MGT-651643, Economics for Global Managers, 3cr
The purpose of this course is to engage students with the challenges of international economics in the modern age of technology and globalization. The course seeks to provide procedures and tools to evaluate impact of these forces on markets, prices and the operations for global managers. Topics include comparative advantage, terms of trade, macroeconomic indicators, theories of trade, gains from trade, tariffs and trade regulation, industrial policies, policies for economic development, regional integration, multinational corporations, capital and labor mobility, balance of payments, exchange rate systems, and current events. This course is required for the certificate in Global Finance and Investment.
MGT-651644, Tools and Processes in Project Management, 3cr
This MBA course introduces modern tools and techniques for planning, scheduling, reporting, controlling and managing business-related projects. The students will study and analyze the project life cycle and the core project-management processes (scope, time and cost). The students will gain knowledge of the concept of Work-Breakdown Structure (WBS) and different approaches to project screening and selection and will utilize those techniques in the project planning process. The students will learn financial analysis to evaluate and select a project using Excel, plan a project, estimate duration and set up of a project schedule, how to allocate resources using MS Project and communicate project information using electronic and e-collaborative tools.
Prerequisite or co-requisite: Management Information Systems or by permission of instructor (POI).
Course materials fee: Graduate Studies is pleased to be able to provide affordable, temporary licenses of the required software (MS Project) for this course for a small fee, which will be charged at the time of registration. Please note, this software is designed to run on Microsoft Operating systems.
MGT-651650, Managerial Perspectives of Project Management, 3cr
A true understanding of project management comes not only from knowing all project management knowledge areas and all process groups, nor how to partner with contractors, stakeholders or users, but from understanding how different elements of project-management systems interact to determine the fortune of the project. Project management success is established upon mastering the technical, socio-cultural and leadership dimensions of project management. The course learning activities are about the impact of project management on organizational strategy and decision-making practice; advancement in corporate operations and global competition; and improvement of products and services. The course critically addresses these project success issues and intertwines all nine project management knowledge areas: project integration; scope; time; cost; quality; human resource; communications; risk and procurement management; and all five process groups: initiating; planning; executing; controlling; and closing. The course exposes and addresses the major aspects and issues of the managerial project management process and provides a theoretical foundation and practical solutions to these increasing challenges.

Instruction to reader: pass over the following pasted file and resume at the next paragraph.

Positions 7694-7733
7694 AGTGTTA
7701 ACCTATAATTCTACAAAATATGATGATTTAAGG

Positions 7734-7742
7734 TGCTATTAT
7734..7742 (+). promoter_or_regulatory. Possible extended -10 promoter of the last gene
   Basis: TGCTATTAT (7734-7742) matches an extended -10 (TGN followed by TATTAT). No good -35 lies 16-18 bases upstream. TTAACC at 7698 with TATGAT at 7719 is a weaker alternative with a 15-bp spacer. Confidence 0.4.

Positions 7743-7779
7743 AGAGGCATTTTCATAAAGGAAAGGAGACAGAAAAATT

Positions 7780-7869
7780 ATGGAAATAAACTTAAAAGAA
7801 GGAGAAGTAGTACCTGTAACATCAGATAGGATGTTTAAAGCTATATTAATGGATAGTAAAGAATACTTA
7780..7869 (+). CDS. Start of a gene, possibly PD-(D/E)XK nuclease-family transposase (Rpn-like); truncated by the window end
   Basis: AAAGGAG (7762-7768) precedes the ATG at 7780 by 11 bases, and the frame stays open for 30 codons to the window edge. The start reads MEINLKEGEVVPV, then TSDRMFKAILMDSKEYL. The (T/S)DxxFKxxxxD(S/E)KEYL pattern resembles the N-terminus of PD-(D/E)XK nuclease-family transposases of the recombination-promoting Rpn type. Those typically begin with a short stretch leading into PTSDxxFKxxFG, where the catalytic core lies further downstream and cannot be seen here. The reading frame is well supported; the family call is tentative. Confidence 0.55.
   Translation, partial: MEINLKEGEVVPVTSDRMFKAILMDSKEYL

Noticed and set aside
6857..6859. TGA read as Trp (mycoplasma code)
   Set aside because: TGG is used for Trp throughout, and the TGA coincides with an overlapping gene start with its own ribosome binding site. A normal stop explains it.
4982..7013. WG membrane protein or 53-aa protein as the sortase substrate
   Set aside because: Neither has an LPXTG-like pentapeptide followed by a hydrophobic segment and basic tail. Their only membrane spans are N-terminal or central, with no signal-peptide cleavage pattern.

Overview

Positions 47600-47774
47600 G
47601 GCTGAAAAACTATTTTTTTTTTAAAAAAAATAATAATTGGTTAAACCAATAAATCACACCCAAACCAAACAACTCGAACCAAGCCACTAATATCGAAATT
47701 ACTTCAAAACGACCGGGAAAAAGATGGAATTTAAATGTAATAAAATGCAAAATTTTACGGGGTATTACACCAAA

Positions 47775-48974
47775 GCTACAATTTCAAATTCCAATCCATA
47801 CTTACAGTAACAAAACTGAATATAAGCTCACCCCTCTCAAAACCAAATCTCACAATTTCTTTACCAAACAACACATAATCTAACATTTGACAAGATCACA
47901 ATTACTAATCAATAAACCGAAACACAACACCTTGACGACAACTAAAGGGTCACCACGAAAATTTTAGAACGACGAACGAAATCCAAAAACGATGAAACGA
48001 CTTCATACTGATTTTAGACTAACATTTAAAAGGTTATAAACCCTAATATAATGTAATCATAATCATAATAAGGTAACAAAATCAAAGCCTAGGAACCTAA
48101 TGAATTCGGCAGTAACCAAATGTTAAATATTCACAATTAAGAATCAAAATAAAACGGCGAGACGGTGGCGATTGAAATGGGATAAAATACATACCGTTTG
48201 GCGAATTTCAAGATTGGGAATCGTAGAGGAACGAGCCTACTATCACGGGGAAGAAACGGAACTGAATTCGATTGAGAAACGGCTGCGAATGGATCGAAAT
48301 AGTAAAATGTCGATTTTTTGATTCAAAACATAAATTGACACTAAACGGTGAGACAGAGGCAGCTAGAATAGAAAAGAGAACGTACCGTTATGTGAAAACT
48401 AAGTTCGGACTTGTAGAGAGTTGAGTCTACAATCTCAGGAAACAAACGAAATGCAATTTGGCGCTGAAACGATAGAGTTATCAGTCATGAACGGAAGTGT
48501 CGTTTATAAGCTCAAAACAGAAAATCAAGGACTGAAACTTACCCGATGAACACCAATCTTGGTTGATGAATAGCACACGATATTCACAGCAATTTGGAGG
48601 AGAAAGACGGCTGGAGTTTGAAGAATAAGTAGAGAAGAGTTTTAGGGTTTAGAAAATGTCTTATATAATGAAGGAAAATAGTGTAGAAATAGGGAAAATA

Prerequisite: Management Information Systems or by permission of instructor (POI). This course is required for the Project Management advanced certificate program.
Course materials fee: Graduate Studies is pleased to be able to provide affordable, temporary licenses of the required software (MS Project) for this course for a small fee, which will be charged at the time of registration. Please note, this software is designed to run on Microsoft Operating systems.
MGT-651651, Strategy and Tactics in Project Management, 3cr
Although project managers can be successful as individuals, organizations will be much more successful in all their projects if they create a systemic, strategic approach to project management companywide. This course integrates the concepts and processes discussed in earlier courses by relating them to evaluating and implementing multiple projects within the framework of portfolio management, project management offices (PMOs), virtual project management and project monitoring and assessment (Lean and Six Sigma). Students will also learn more about the human side of project management, including team building, managing virtual teams and developing and implementing effective project communications. They will do this by completing a variety of individual assignments, class discussions and a final capstone project.